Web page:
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Nasty, brutish and short

Everyone hates political attack ads -- but they're informative and crucial to our democracy.

April 23, 2006|John G. Geer | JOHN G. GEER is a political science professor at Vanderbilt University and author of "In Defense of Negativity: Attack Ads in Presidential Campaigns."

Of course, we can all identify negative ads that undermined the political debate. The spots that ran against Georgia Sen. Max Cleland by Saxby Chambliss in 2002 might qualify because they questioned a decorated war hero's patriotism. Perhaps the "Daisy" spot qualifies -- the ad in which President Lyndon Johnson used the innocence of a young girl to suggest in an utterly inflammatory manner that Barry Goldwater would bring nuclear war.

But one or two examples can be misleading. We need to take a systematic look at the content of ads. That is what I have done, examining (nearly) all the ads aired in presidential campaigns over the last 40 years. This comprehensive look tells a very different story from conventional wisdom. For one thing, negative ads are much more likely to discuss issues than positive ads. The general view is that negative ads are just personal attacks. That is wrong. And even when the attacks do get personal, more than three-quarters of them deal with the issues of experience or honesty -- pieces of information that are important and relevant when selecting a president.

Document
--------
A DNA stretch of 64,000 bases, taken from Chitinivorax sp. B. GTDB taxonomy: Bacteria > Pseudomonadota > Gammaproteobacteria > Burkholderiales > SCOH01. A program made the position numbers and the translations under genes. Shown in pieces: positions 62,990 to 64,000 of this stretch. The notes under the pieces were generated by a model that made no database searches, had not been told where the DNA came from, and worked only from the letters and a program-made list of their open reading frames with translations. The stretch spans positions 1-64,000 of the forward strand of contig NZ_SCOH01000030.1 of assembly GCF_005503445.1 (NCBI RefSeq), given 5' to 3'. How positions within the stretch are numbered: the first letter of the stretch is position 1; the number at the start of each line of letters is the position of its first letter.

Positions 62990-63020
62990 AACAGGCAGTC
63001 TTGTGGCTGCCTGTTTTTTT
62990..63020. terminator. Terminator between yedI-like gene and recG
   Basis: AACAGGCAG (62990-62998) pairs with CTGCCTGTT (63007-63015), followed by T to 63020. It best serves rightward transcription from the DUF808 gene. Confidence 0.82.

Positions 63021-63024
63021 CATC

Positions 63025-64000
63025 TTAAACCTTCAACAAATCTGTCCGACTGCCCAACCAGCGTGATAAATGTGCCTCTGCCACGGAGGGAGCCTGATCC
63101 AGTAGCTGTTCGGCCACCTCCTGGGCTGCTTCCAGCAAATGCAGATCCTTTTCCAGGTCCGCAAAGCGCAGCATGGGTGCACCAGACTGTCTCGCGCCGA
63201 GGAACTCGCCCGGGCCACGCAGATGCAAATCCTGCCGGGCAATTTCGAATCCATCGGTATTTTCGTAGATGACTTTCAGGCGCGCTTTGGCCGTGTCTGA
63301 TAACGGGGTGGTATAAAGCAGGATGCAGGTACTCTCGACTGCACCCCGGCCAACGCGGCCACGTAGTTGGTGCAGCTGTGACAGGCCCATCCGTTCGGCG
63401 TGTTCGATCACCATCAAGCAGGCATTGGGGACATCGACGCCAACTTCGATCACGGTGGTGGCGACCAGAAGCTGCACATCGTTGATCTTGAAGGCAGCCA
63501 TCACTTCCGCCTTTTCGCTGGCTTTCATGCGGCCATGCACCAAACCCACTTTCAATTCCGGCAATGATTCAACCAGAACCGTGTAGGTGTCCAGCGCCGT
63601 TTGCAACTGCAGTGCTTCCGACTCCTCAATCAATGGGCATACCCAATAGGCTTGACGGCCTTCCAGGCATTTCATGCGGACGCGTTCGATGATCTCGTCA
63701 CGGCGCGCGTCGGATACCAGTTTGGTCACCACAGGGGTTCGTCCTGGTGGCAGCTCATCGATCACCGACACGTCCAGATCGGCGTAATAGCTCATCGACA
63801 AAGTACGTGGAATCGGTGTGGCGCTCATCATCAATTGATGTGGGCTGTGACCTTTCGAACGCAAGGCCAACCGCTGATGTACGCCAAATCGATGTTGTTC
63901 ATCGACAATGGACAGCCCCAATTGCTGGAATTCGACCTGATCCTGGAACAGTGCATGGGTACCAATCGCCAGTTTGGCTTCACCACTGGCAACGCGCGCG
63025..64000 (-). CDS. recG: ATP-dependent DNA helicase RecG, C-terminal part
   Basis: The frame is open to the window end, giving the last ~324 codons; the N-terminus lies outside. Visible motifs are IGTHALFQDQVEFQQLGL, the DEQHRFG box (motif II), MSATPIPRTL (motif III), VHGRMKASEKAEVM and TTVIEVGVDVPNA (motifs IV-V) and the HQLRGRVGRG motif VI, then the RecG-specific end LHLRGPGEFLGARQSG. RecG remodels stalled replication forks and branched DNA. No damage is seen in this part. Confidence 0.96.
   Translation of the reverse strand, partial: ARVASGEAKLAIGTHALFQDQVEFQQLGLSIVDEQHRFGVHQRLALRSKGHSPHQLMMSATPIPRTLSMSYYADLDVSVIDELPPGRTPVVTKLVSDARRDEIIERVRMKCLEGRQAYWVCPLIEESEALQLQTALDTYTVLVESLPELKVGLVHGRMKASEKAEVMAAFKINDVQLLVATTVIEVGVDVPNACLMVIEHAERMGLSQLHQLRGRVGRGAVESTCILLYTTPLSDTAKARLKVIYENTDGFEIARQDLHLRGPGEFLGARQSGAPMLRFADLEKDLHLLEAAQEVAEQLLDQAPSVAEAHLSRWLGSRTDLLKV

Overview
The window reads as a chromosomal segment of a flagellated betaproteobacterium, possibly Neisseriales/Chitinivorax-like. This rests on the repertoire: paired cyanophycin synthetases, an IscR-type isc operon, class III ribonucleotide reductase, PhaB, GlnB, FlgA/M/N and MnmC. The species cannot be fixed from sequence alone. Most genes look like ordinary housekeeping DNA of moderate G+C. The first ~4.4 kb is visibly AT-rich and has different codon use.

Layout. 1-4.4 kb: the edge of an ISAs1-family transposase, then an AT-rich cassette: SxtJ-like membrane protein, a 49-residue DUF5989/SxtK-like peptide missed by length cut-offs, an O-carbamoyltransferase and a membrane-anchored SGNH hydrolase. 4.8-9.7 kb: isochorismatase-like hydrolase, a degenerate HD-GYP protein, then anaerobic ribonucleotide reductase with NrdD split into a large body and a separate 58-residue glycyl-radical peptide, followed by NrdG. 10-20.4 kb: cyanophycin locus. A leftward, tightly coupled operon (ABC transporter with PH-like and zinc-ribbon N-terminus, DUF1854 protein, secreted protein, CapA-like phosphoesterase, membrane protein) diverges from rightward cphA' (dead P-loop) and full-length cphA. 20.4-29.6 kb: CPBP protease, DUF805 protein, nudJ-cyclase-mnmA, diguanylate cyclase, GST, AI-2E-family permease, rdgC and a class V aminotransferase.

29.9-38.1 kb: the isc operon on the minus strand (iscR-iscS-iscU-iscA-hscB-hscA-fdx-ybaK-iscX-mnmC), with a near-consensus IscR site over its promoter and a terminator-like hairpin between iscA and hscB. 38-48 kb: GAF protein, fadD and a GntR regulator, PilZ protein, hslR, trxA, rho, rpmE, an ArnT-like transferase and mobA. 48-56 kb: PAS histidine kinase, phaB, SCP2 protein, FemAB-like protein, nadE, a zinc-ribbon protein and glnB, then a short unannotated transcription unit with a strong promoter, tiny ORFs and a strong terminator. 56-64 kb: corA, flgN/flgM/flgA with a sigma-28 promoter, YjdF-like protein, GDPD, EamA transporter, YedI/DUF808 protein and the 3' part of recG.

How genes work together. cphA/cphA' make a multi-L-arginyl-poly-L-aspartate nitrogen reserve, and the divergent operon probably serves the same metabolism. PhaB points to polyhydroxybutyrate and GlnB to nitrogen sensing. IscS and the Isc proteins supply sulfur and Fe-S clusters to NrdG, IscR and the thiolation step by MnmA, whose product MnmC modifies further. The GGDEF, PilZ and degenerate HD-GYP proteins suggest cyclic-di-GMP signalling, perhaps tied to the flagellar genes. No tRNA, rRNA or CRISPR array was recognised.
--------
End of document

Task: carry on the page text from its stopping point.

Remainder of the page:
Negative ads are also much more likely to be buttressed by evidence than positive ads. Candidates can talk about supporting a strong national defense. Negative ads have to go further. It was not credible for Kerry simply to claim that the president's policies were weakening national defense; he needed to demonstrate just how Bush's policies undermined our security. Candidates face a burden of proof when they go on the attack.

It is important that we set the record straight about negative advertising. This country is about to embark on a national election that will be filled with negative ads. Citizens face difficult choices when they head to the polls in November. Negative advertising provides a chance for Democrats to make a case for why Republicans should be driven out of office, and it gives the Republicans a chance to show the risks associated with such a change.

This struggle will not be pretty, and at times the rhetoric will even be insulting to our collective intelligence. Yet we need to appreciate its contributions to the political process. The simple fact is that if negativity were to disappear from our electoral battles, so would our claim to being a democratic nation.

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